Former first-Chief Data Officer, Department of Defense
Chief Executive Officer, Fortem Technologies
OPINION — The skies over Ukraine and the Middle East have shown us a chilling new type of warfare. Drones, once toys or tools, have morphed into weapons, wreaking havoc on both military targets and civilian life. As the world watches these grim realities unfold overseas, we worry – are we facing similar drone-driven threats closer to home?
In the bustling heart of American cities and the quiet hum of rural infrastructure, the seeds of that future are already being sown. The commercial drone industry is just getting started in earnest, delivering packages, surveying crops, and capturing stunning aerial shots. This technological marvel, however, harbors a lurking shadow: the potential for malicious misuse.
Consider this: the same drone buzzing over your neighbor’s backyard could, in the wrong hands, become a silent bomber, targeting power grids, communication networks, or even crowded city centers. Hackers could hijack commercially available drones, transforming them into remote-controlled weapons of terror. Non-state actors, from criminals to drug cartels to violent extremist organizations (i.e., Hamas, ISIS, Al Qaeda, etc.) and hostile nations, could exploit gaps in regulations and surveillance, weaponizing readily available drones with devastating consequences.
The parallels to war zones are stark. In Ukraine, drones have rained fire on critical infrastructure, plunging cities into darkness and disrupting vital communication lines. Terrorizing citizens and attacking the psyche of an entire population, drones have been used to attack nursing homes and schools.
In the Middle East, both commercial targets and nation state critical infrastructure has been attacked. Tragically, drone assaults on U.S. and allied forces has been on the rise, and now U.S. forces in Jordan were killed and injured by Iranian supported terrorist groups.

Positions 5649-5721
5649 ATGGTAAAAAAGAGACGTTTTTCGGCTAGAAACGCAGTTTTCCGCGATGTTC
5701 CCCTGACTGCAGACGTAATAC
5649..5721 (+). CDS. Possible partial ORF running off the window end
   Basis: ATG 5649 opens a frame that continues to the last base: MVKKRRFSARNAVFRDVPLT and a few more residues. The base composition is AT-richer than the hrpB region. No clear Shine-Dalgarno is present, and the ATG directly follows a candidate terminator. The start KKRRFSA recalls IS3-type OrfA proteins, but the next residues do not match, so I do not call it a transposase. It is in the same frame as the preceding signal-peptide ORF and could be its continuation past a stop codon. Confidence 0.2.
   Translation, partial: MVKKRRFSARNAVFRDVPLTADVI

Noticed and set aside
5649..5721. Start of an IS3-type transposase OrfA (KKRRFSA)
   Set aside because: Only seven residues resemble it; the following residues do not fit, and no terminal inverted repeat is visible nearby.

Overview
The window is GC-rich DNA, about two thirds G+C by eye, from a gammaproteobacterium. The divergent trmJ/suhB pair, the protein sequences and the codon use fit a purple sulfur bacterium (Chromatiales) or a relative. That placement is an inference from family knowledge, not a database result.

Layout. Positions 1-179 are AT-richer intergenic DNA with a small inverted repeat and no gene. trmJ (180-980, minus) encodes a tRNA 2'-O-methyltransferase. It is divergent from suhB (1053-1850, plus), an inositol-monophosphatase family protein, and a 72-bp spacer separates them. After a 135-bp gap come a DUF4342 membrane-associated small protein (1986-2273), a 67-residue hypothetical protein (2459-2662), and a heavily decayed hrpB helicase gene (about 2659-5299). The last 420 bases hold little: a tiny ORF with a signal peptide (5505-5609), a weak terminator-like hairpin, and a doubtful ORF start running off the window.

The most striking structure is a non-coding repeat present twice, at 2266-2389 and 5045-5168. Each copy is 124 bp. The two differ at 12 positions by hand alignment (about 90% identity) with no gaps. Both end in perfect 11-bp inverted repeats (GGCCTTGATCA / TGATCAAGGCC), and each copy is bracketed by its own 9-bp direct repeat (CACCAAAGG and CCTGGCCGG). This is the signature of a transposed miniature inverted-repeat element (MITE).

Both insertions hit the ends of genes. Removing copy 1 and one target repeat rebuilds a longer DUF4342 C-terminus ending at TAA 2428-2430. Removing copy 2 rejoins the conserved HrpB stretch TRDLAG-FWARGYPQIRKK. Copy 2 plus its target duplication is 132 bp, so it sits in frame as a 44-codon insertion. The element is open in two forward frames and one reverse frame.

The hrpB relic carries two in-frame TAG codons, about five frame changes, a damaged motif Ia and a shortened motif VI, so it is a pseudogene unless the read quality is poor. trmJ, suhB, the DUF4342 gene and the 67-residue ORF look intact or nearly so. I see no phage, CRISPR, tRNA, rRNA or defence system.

Reports also clearly highlight the regular use by of commercially available, inexpensive unmanned aerial systems being used to harass and attempt to maim military vessels in key economic corridors by the Iranian backed Houthis.
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These real-world examples serve as a grim warning for what could be our future if America doesn’t act promptly. Most recently, on January 28th, the NFL’s conference championship game between the Baltimore Ravens and the Kansas City Chiefs was halted because of an unidentified drone’s proximity to the stadium. Upon investigation, there appear to have been upwards of five unauthorized drones in the vicinity of the stadium and it was a repeat of events during a game in the same stadium in Baltimore on November 16, 2023.
This highlights that just as we’ve witnessed in war zones, American vulnerabilities are vast: interdependent infrastructure networks, densely packed urban centers, and a growing pool of commercially available drones all create a perfect storm for potential malicious actors.
However, while the threat is real, it’s not insurmountable. We must learn from the lessons of the battlefield and proactively mitigate the growing drone threat with a cost-effective technology to enable a large-scale roll-out of capability that is commercially available today.